Pentecostalism, cultural memory and the state: contested representations of time in postcolonial Malawi

TitlePentecostalism, cultural memory and the state: contested representations of time in postcolonial Malawi
Publication TypeBook Chapter
Year of Publication1998
AuthorsR.A. van Dijk
EditorR. Werbner
Secondary TitleMemory and the postcolony : African anthropology and the critique of power
Pagination155 - 181
Date Published1998///
PublisherZed Books:
Place PublishedLondon [etc.]
Publication Languageeng
KeywordsAfrica, Baptist Church, Church, Country, Malawi, Pentecostalism, society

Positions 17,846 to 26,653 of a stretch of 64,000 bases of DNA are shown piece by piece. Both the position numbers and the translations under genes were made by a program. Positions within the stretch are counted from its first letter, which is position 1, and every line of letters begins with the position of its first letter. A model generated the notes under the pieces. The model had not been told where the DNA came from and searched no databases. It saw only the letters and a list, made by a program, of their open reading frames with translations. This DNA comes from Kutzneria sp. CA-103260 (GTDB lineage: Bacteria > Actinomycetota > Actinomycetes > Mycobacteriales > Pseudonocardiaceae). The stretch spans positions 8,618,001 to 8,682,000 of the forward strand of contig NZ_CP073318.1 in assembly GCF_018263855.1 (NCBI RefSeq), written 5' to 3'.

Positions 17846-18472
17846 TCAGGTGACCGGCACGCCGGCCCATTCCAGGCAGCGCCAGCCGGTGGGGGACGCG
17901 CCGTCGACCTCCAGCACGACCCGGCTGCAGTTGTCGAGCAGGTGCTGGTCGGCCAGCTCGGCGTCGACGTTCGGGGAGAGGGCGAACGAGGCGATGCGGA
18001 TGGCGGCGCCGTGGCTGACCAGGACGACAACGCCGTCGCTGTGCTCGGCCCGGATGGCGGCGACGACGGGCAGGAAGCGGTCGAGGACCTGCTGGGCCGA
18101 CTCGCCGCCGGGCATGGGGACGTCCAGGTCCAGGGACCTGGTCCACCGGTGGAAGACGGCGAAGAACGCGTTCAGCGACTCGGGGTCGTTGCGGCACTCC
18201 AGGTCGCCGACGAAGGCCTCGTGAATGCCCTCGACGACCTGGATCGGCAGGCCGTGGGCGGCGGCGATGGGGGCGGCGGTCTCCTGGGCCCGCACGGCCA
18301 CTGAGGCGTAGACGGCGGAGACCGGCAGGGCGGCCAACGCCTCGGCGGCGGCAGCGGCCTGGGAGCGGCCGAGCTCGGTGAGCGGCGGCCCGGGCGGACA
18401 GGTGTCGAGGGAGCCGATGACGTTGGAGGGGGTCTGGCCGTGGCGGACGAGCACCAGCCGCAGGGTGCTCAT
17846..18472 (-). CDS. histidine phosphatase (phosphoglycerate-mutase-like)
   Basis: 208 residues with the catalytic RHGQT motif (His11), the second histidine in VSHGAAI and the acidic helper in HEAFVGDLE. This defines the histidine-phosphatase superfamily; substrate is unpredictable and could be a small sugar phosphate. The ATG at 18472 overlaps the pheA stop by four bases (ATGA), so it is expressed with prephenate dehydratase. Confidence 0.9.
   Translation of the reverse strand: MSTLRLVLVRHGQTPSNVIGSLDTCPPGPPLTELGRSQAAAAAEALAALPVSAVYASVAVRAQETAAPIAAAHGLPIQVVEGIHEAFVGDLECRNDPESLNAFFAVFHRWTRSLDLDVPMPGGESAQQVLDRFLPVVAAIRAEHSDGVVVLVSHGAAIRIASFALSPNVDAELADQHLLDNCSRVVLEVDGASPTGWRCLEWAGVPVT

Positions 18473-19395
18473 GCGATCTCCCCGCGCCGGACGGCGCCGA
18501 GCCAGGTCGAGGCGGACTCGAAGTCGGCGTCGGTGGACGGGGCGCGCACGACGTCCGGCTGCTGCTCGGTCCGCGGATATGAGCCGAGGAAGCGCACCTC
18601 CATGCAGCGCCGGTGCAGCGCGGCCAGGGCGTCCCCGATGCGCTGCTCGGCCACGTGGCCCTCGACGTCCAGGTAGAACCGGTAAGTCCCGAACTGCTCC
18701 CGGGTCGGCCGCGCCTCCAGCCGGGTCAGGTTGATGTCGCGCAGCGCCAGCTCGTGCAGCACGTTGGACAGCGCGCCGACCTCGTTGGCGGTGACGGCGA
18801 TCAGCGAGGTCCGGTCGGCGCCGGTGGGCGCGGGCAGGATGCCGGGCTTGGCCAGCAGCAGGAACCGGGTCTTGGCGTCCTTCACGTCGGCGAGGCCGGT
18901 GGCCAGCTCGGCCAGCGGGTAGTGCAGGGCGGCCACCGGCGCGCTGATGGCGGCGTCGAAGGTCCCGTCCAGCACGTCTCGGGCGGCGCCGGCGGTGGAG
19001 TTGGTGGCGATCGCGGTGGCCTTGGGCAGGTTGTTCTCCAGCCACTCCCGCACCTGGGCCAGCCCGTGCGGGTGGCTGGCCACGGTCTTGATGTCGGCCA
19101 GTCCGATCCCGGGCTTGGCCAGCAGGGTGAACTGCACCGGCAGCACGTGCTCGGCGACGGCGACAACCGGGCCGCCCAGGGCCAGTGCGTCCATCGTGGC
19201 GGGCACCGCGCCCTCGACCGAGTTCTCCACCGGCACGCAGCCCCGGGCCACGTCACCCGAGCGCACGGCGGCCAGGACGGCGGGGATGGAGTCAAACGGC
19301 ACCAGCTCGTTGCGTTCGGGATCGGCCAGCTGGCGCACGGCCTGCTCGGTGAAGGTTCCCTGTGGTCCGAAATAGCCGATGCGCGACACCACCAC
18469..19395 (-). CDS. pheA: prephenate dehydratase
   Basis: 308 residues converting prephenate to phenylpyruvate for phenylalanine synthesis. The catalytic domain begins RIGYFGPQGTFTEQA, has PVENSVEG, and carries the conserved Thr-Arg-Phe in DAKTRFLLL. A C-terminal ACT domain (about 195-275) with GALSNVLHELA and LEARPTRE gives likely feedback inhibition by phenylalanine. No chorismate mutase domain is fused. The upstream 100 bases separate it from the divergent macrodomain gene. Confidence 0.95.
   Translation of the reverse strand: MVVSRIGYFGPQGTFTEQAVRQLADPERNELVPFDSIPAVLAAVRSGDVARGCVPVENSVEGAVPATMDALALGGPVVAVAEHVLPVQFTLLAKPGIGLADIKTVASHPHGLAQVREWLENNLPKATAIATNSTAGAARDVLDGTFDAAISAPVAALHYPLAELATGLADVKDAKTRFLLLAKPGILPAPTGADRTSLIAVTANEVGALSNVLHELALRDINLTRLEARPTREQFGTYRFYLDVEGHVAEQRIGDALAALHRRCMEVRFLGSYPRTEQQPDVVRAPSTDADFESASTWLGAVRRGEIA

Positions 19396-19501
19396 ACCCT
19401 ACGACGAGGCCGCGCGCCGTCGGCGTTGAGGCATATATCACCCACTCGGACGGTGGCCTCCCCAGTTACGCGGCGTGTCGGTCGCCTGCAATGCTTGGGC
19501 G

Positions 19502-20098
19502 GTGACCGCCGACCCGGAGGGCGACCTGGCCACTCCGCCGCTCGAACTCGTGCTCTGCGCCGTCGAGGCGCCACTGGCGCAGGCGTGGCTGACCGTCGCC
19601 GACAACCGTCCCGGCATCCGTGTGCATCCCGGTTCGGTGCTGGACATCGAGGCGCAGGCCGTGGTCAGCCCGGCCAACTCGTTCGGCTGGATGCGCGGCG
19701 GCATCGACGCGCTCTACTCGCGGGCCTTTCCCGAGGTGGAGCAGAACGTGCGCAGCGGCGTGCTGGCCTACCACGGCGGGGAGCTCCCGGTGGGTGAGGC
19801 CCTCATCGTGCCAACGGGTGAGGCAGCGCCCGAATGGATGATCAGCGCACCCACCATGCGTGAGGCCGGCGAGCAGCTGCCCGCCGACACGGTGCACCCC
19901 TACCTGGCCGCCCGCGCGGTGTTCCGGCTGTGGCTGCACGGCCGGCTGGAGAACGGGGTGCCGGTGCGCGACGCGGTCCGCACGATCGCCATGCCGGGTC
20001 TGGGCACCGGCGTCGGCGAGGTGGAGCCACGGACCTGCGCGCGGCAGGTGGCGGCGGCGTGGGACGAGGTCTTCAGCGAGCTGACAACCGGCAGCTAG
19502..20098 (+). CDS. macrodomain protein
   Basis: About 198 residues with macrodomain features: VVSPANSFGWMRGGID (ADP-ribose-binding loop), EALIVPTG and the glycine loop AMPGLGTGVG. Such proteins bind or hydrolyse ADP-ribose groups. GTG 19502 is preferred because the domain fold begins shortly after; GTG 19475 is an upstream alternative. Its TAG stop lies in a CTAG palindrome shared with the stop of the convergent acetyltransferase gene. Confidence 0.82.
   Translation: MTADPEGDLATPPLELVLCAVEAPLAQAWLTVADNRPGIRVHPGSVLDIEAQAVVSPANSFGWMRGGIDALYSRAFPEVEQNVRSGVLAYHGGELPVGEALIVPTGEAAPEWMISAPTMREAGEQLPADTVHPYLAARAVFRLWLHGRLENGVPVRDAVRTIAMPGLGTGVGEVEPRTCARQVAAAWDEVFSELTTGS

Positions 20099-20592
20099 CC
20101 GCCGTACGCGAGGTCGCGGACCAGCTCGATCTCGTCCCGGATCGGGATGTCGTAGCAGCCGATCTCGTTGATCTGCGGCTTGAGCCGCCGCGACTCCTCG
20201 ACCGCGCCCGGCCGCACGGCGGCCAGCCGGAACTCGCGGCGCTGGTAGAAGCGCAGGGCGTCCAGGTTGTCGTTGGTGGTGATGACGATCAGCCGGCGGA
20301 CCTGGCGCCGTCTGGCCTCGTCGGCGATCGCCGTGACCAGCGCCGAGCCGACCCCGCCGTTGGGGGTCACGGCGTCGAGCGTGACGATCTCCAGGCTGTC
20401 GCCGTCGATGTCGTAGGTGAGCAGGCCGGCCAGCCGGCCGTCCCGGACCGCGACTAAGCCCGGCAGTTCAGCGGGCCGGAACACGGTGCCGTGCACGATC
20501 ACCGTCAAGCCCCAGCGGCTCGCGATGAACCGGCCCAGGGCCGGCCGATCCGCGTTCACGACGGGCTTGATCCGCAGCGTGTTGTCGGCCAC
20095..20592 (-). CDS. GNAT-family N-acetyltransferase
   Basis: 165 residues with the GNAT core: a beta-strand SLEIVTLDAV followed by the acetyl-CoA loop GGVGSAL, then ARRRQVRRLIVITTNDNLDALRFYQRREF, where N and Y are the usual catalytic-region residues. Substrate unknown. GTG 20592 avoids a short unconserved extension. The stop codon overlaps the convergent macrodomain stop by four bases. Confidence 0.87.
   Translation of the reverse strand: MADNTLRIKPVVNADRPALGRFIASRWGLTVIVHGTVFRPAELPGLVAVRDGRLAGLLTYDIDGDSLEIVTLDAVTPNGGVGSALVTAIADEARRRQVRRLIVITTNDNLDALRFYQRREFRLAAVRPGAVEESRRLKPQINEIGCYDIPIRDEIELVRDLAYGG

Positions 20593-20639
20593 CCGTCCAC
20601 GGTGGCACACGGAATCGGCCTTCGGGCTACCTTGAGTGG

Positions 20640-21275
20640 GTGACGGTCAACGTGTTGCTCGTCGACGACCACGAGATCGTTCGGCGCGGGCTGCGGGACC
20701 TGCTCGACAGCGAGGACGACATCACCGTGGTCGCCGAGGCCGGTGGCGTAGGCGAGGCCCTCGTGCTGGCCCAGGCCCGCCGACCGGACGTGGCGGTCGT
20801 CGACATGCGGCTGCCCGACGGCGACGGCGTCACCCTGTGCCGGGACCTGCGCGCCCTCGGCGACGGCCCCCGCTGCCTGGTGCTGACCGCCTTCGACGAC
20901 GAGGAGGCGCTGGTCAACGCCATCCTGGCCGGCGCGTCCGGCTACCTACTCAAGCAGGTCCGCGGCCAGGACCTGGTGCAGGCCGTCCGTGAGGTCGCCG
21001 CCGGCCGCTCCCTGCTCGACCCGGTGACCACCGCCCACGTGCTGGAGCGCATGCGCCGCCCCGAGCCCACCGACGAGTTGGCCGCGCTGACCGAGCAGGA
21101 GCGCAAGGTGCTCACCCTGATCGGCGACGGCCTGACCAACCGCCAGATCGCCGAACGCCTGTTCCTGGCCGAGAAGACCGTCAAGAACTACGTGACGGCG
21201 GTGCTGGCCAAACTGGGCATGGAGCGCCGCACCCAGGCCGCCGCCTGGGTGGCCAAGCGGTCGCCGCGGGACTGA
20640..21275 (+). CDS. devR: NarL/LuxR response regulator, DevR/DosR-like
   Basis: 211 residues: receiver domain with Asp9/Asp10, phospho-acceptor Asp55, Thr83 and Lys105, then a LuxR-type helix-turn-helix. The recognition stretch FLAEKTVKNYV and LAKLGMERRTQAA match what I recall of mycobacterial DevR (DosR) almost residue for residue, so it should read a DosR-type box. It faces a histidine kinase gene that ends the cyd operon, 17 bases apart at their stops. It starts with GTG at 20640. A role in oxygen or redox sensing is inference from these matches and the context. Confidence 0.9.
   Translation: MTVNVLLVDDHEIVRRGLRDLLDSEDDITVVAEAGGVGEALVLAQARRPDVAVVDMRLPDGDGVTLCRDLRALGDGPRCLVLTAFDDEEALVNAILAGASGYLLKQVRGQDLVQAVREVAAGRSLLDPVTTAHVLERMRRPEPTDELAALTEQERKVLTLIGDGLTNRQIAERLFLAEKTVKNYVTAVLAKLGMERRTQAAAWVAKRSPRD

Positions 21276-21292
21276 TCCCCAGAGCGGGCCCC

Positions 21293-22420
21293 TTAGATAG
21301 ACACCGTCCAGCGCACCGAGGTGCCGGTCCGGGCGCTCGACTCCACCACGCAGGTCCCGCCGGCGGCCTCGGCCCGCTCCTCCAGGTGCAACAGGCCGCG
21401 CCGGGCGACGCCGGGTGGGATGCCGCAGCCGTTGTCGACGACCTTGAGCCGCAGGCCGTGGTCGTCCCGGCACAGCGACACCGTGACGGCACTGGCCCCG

In various parts of Africa, Pentecostalism underscores the necessity for its members to make a complete break with the past. Although Pentecostalism speaks a language of modernity in which there is a past-inferior versus a present-superior dichotomy whereby the believer is prompted to sever all ties with former social relations in the search for new individuality, it would be a mistake to argue that Pentecostalism stops here. On the contrary, the author argues that because the moment of instant rebirth is seen as the power base from which new future orientations are constructed, Pentecostalism may swing in different modalities from a disembedding of the subject from past social relations to a re-embedding in relations with a different temporal orientation. This is illustrated by the case of the Pentecostalist movement of 'Abadwa Mwatsopano' (Born Again) in urban areas of Malawi, and most of all in the largest city, Blantyre. This movement rose against the official discourse in Malawi, which fetishes the remembrance of the country's cultural past. Conversion narratives of young fundamentalists remember the past only to deny it. For the Born Again movement, the truth lies with a Christian future, utopian in its emancipatory promise. Bibliogr., notes, ref

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